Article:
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Dwindling population growth set to subdue global food pricesMonday, July 04, 2016 > 13:06:47
Dwindling population growth set to subdue global food prices
As population growth slows to 1 per cent annually through 2025, food prices are expected to stagnate.
Food prices will stagnate over the next decade as the population growth rate declines and income expansion in emerging economies slows.
Food costs will stabilize at a level slightly higher than in the years before the 2007-08 price spike, the Organization for Economic Cooperation and Development and the United Nations’ Food & Agriculture Organization said in a joint report. Population growth, the main driver of food prices, will slow to 1 per cent annually through 2025, the organizations said.
Global food costs more than doubled since 2000 as the population expanded and rising incomes meant more demand for meat, which usually costs more than grains and oilseeds, FAO data showed. Costs reached a record in 2011, prompting Cargill Inc., one of the world’s largest crop traders, to call the end of an era of falling agricultural commodity prices.
“Global population growth, the main driver of demand increases, is declining, while income growth in emerging economies is projected to be weaker,” the OECD and FAO said. “At the same time, consumers, especially in populous emerging economies, show a declining propensity to spend income gains on consuming more basic foodstuffs.”
A gauge of agricultural commodity prices declined in the past three years in the longest slump since 2001. The Bloomberg Agriculture Subindex rebounded 12 per cent this year on concerns adverse weather would reduce soybean crops in South America at a time El-Nino-induced dryness slashed cane crops in Asia, sending global sugar prices into a bull market.
With global food supplies set to match demand in the 10 years to 2025, prices will stagnate once inflation is excluded, according to the report. Global cereal production is projected to grow 12 per cent by 2025, driven by yield improvements, while usage is projected to expand 14 per cent. In nominal terms, agricultural commodity prices will rise as oil is forecast to increase to $83.20 (U.S.) a barrel in 2025 from $39.30 a barrel, the organizations said.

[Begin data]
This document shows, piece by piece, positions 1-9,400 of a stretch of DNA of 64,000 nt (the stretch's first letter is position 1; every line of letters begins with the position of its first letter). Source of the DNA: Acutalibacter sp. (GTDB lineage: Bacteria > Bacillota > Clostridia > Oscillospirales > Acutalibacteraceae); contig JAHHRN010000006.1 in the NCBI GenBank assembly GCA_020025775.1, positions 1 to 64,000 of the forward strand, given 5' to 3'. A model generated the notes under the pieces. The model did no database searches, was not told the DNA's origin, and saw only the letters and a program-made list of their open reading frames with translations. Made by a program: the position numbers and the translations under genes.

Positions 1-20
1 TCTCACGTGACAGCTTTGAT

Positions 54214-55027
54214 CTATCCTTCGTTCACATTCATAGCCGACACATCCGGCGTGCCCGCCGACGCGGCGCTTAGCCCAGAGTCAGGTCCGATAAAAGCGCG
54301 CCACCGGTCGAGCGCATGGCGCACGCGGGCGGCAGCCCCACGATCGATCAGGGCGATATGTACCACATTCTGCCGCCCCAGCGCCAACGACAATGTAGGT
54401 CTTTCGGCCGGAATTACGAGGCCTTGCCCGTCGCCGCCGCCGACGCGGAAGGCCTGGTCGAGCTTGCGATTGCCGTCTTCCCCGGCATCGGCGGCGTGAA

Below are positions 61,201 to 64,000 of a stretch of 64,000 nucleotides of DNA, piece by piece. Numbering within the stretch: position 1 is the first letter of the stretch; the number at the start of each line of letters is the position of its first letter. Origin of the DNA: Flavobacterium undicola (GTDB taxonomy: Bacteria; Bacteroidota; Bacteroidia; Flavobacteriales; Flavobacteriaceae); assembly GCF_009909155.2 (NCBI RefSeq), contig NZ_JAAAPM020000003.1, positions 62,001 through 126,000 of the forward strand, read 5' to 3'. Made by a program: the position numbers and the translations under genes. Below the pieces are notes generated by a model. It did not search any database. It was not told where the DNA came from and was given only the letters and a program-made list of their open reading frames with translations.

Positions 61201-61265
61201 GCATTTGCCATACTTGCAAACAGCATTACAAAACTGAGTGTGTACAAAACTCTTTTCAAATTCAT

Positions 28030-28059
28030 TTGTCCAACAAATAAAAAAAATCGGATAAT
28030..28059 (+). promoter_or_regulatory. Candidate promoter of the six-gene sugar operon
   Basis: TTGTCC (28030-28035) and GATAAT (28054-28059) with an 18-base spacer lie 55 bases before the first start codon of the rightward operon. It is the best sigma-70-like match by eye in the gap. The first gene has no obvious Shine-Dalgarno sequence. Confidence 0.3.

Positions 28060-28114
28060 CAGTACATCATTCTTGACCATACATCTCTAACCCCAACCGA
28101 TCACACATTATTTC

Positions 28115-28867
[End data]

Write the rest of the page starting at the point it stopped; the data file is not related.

“Global demand growth varies between commodities, but overall is projected to be slower than in the previous decade,” according to the report. “With overall market growth projected to slow, agricultural trade is expected to expand at about half the rate of the previous decade.”
Demand growth for meat, fish and dairy products will grow “relatively strongly,” boosting the need for coarse grains such as corn and protein meals including soybean meal, this year’s best-performing commodity, the organizations said. Lower energy prices and more “conservative” policies in many countries will mean crop demand for biofuels production will remain little changed.
Global food demand will be met mainly by an advance in productivity, with yield improvements expected to account for 80 per cent of crop output increases, according to the report. The OECD and FAO forecast only “modest” gains in crop area and livestock herds.
“There is some scope to increase agricultural area sustainably, mainly in parts of Latin America and sub-Saharan Africa,” the organizations said. “The majority of the new crop area in Africa will be dedicated to cereals, while the expansion in Latin America is focused on soybeans.”